IEP Lunch Debate with Sabine Lautenschläger, European Central Bank

The IEP Public Lunch Debate on the topic „Stability and growth in the Eurozone – who plays the main role?“ was conducted with Sabine Lauten­schläger, Member of Executive Board of the European Central Bank and Vice-Chair of the Super­visory Board of the ECB, at the Repre­sen­tation of the European Commission in Berlin on 30 June 2017. Richard Nikolaus Kühnel, Repre­sen­tative of the European Commission in Germany, gave a welcoming speech. The event was moderated by Prof. Dr. Mathias Jopp, Director of the Institüt für Europäische Politik (IEP).

Sabine Lauten­schläger traced the history of the Eurozone, and went into the role that the European Central Bank (ECB) has played since the financial and sovereign debt crisis. The role of the ECB, given its mandate, should be limited only to securing price stability, and, as such, to hold inflation to roughly two percent. Because of the weak economic climate and low inflation, the ECB is also compelled to follow a very lenient monetary policy, according to Lauten­schläger. This includes using uncon­ven­tional instru­ments such as bond purchases. While Lauten­schläger is indeed critical of some of these instru­ments, she never­theless considers the overall monetary policy course pursued to be essen­tially correct.

The present sustained economic recovery of the Eurozone allows for optimism, yet inflation has not yet returned to a stable trend. Once the goal of normalized price stability is achieved, monetary policy must then also return to its normal course. As such, we should prepare for a normalized monetary policy in the near future, and should appro­pri­ately react to such adjust­ments as they come.

The role of the ECB is indeed an important one; however, with regard to growth and welfare in the Eurozone, politics must play the decisive role. To this end Lauten­schläger invests respon­si­bility both in the parlia­ments and govern­ments of the 19 Eurozone countries and in the European insti­tu­tions in Brussels, as only through them can the necessary reforms be pushed through in a democ­ra­t­i­cally legit­imate manner.

The hetero­geneity of the European Union enriches this process in various regards, yet that hetero­geneity can also, due to the differing produc­tivity and resilience of the various Member State economies, become a problem. When one Eurozone country encounters an economic crisis, it becomes a concern and threat to all Eurozone countries. Thusly, the first step should be to prevent crises. To do this, Eurozone Member States must strengthen their produc­tivity and resilience. First and foremost, they must make their economies more sustainable and more compet­itive through struc­tural reforms. To this end, a more flexible labor market combined with a good education system, a functioning banking system and solid state finances that follow and carry out the regula­tions of the Stability and Growth Pact are necessary.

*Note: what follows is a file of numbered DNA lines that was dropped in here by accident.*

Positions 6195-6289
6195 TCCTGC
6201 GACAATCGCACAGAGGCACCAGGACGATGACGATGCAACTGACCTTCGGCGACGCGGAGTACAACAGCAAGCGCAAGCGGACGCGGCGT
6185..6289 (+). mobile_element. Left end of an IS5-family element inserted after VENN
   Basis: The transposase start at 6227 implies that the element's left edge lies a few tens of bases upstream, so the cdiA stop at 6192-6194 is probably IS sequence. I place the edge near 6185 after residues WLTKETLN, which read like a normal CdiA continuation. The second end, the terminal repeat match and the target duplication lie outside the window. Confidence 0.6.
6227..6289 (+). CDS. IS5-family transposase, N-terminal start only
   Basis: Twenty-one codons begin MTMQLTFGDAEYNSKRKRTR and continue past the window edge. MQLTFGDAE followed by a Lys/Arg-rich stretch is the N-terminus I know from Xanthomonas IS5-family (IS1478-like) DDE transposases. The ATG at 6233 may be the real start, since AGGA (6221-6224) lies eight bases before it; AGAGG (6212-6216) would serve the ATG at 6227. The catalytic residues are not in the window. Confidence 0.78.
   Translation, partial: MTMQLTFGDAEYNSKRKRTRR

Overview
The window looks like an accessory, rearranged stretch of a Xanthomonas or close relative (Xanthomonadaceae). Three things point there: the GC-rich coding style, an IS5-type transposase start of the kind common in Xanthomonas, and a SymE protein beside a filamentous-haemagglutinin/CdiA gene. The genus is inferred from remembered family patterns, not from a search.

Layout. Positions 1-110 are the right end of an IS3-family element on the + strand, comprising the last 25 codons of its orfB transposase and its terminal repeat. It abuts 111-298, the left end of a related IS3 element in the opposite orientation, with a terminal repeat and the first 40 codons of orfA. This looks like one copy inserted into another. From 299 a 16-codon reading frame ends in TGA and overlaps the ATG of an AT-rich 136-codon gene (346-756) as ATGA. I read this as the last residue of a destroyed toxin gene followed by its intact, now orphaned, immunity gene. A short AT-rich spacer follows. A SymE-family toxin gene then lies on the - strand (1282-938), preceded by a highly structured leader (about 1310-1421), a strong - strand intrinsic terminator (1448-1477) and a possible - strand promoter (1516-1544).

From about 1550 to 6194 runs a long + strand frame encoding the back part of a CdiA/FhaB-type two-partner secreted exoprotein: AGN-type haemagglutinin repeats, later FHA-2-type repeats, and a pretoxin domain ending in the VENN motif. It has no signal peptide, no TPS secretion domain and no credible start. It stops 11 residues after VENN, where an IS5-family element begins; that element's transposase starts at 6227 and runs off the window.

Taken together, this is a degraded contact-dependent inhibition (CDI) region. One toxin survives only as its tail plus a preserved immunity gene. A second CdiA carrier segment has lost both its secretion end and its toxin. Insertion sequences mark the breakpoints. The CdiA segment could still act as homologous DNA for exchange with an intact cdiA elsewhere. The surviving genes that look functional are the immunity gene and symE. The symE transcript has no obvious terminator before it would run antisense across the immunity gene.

Yet where, despite such efforts, risks continue to be a threat, they must be reduced and efficiently shared. In the case of the most recent crisis, this should be carried out with respect to the public sector, and thus the taxpayers. Here Lauten­schläger advocated for a European finance minister with enforcement and veto powers vis-à-vis national budgets. This finance minister could make sure that the spending of European taxpayer contri­bu­tions confronts scrutiny and super­vision at the European level. This finance minister would also be an anchoring point for a deeper Economic Union.

It would be better, however, to spread risks across the market. To this end, market players must also be in the position to carry the risks of their invest­ments. With regards to banks, for example, it is important that state debt, which until now was essen­tially risk-free, and did not need to be supported with equity, is, in the future, supported with an amount of equity commen­surate to the amount of risk entailed. The appro­priate principle here is: the higher the risk, and the more debt a bank holds, the more equity it should also require. In following that principle, banks would have a larger cushion to offset possible losses.

If risks are more freely and volun­tarily shared across the market, then taxpayers will not need to carry as much of the burden in future crises. A European Capital Markets Union would offer the possi­bility to spread these risks over borders as well. Primarily, a Capital Markets Union would promote growth, since businesses would not be dependent for their financing on their respective domestic banks anymore, and savers would have more oppor­tu­nities for investment. To be sure, constructing a Capital Markets Union would be a fairly long-term under­taking, since capital markets are very complex and multi­faceted. Nonetheless, the realization of a Capital Markets Union, according to Lauten­schläger, is a project of the utmost impor­tance that, not least because of Brexit, has won increased signif­i­cance.

Europe is not only a story of risks, however; rather, it is also a source of chances, growth and welfare. The goal must ultimately be stability and welfare for all citizens of the Eurozone. To achieve that, only a united Europe can serve as a suitable foundation.

The full text of Sabine Lautenschläger’s speech is available on the website of the European Central Bank in German and English.

Author: Joshua Schlup­kothen


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